Rights of Minority Institutes not Absolute: SC
- 30 Apr 2020
- 6 min read
Why in News
Recently, the Supreme Court of India gave its judgement on the admission criteria of minority institutions.
- It held that National Eligibility-cum-Entrance Test (NEET) is mandatory for admission to all the medical colleges and the right of minority institutions is not absolute and is amenable to regulation.
- Few colleges challenged the notifications issued by the Medical Council of India (MCI) and the Dental Council of India (DCI) under Sections 10D of the Indian Medical Council Act of 1956 and the Dentists Act of 1948 for uniform entrance examinations.
- The management of such minority-run medical institutions held that uniformly bringing them under the ambit of NEET would be a violation of their fundamental right to occupation, trade and business [Article 19(1)(g)] and would violate their fundamental rights of religious freedom and to manage their religious affairs (Article 25-28) and to administer their institutions (Article 30).
- Few petitioners claimed that rules notified by Andhra Pradesh government are violative of rights of minority educational institutions under Article 30(1) of the Constitution.
- Highlights of the Judgement:
- The SC held that the fundamental and religious rights of minorities and rights available under Article 30 are not violated by provisions carved out in Section 10D of the MCI and Dentists Act.
- The right to freedom of trade or business is not absolute. It is subject to reasonable restriction in the interest of the students’ community to promote merit, recognition of excellence, and to curb the malpractices. A uniform entrance test qualifies the test of proportionality and is reasonable.
- The NEET is mandatory for admission to medical colleges run by religious and linguistic minority communities and it would apply for both aided and unaided medical colleges administered by minorities.
- NEET was started to check several malpractices in the medical education, to prevent capitation fee by admitting students which are lower in merit and to prevent exploitation, profiteering, and commercialisation of education.
- Uniform entrance exams will ensure improvement in future public health by encouraging merit which will further enhance the Directive Principles enshrined in the Constitution.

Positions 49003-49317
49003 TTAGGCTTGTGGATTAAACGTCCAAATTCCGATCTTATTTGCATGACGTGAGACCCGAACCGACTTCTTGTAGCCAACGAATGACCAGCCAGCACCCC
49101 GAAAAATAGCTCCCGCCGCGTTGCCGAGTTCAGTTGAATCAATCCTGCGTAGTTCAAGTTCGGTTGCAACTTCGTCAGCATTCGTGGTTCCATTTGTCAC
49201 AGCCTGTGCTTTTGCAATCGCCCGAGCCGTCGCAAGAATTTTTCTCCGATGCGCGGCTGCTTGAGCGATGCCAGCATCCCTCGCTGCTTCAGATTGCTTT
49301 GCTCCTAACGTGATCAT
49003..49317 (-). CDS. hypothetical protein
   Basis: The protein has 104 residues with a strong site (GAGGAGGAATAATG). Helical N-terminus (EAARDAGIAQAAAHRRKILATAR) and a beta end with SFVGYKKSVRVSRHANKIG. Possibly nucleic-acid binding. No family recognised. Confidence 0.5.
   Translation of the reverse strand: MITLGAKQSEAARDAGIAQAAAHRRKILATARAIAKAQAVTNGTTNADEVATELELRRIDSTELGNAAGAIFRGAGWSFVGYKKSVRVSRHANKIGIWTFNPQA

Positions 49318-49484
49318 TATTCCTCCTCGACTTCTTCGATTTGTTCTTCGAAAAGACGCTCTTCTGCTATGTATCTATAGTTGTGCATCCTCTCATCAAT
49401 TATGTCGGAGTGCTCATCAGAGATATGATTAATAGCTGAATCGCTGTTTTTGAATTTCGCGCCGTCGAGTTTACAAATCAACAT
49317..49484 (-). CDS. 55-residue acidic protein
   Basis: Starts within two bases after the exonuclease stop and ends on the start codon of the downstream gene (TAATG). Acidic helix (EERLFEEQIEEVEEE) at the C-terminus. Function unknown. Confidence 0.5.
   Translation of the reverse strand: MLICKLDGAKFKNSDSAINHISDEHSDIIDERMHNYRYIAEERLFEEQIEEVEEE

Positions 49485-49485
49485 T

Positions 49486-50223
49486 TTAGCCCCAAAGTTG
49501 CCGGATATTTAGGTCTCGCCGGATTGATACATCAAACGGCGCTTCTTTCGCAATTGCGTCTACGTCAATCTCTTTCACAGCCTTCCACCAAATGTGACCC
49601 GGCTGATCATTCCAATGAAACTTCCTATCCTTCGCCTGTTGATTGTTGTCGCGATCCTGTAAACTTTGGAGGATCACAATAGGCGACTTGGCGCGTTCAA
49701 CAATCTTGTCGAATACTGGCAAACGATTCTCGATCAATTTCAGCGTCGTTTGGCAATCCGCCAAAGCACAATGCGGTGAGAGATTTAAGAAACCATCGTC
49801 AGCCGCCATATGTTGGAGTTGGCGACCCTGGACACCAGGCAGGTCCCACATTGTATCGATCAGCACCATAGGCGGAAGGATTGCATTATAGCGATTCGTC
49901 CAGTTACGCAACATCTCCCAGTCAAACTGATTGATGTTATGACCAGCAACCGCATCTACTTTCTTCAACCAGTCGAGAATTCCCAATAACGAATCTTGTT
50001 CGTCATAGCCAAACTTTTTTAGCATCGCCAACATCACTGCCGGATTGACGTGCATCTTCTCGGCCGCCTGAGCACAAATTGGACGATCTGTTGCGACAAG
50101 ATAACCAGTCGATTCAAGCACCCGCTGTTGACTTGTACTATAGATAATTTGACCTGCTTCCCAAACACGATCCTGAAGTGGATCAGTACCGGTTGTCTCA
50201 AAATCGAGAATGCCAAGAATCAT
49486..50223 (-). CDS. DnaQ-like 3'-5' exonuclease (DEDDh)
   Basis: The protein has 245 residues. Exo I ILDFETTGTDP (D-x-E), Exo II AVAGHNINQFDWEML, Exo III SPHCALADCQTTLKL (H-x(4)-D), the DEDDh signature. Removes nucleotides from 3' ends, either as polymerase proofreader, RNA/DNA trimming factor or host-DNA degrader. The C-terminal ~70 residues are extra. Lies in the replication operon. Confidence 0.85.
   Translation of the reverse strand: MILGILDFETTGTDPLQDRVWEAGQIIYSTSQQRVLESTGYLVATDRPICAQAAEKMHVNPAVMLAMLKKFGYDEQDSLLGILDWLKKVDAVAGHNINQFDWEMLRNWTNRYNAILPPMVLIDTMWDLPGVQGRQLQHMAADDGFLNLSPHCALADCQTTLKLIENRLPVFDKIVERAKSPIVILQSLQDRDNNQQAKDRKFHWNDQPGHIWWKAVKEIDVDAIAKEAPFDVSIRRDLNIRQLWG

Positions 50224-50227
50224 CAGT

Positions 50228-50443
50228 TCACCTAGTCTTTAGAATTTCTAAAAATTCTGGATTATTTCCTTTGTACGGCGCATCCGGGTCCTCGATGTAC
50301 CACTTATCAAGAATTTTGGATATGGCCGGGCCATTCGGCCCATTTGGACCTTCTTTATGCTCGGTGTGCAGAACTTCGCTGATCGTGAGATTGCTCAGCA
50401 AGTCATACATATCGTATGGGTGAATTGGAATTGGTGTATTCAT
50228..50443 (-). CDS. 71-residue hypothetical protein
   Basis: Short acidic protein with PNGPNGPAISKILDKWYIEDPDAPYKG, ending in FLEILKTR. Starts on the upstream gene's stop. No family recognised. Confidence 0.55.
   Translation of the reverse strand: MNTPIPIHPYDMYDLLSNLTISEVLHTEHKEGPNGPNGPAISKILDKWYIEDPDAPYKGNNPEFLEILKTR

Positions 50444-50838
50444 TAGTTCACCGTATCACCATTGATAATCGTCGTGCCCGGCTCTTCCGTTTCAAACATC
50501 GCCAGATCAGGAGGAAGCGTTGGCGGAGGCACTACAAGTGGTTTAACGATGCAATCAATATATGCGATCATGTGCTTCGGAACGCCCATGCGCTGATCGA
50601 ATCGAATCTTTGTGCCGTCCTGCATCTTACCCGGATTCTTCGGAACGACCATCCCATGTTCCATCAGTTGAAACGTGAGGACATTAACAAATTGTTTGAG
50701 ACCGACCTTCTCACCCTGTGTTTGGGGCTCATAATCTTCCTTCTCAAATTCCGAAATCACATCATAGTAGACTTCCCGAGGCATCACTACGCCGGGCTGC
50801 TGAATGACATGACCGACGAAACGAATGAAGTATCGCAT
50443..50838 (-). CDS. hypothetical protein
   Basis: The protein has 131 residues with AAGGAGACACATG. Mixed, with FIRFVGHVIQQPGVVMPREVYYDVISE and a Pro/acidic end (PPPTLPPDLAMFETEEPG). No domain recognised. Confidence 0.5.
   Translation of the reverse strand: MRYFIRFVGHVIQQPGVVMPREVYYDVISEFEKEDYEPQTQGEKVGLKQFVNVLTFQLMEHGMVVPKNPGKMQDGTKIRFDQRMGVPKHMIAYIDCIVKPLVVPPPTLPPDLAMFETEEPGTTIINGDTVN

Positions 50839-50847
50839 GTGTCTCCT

- The SC also upheld rules framed by the Andhra Pradesh government making Secondary School Certificate (SSC)/Transfer Certificate (TC) the basis for a candidate’s claim of minority status for admission to B.Ed courses. The rules also require minority institutions to allot vacant seats under management quota to non-minority students on merit.
- Major Issues:
- It was noted that conversion certificates were obtained by students from other communities for admission under the management quota.
- According to statistical data, minority seats are highly disproportionate and far in excess due to the number of colleges and total seats availability.
- Upholding the Andhra Pradesh government’s rules will safeguard the interests of genuine minority students against the false overnight conversions.
- Providing admission to non-minority students will also not interfere with the right of a Minority Educational Institution to manage its affairs for the benefit of the Minority Community.
Minority Educational Institutions
- The term ‘minority’ has not been defined anywhere in the Constitution.
- Article 30 grants the following rights to minorities, whether religious or linguistic:
- All minorities shall have the right to establish and administer educational institutions of their choice.
- The compensation amount fixed by the State for the compulsory acquisition of any property of a minority educational institution shall not restrict or abrogate the right guaranteed to them. (added by the 44th Amendment Act of 1978)
- In granting aid, the State shall not discriminate against any educational institution managed by a minority.
- Minority educational institutions are of three types:
- Institutions that seek recognition as well as aid from the State.
- Institutions that seek only recognition from the State and not aid.
- Institutions that neither seek recognition nor aid from the State.
- The institutions of first and second type are subject to the regulatory power of the state with regard to syllabus prescription, academic standards, discipline, sanitation, employment of teaching staff and so on. The institutions of third type are free to administer their affairs but subject to operation of general laws like contract law, labour law, industrial law, tax law, economic regulations, and so on.
- The SC allowed the minority educational institutions to admit eligible students of their choice and to set up a reasonable fee structure in the judgement delivered in the Secretary of Malankara Syrian Catholic College case (2007).
- However, it also held that the right to establish and administer educational institutions is not absolute. Nor does it include the right to maladminister.
- There can be regulatory measures for ensuring educational character and standards and maintaining academic excellence.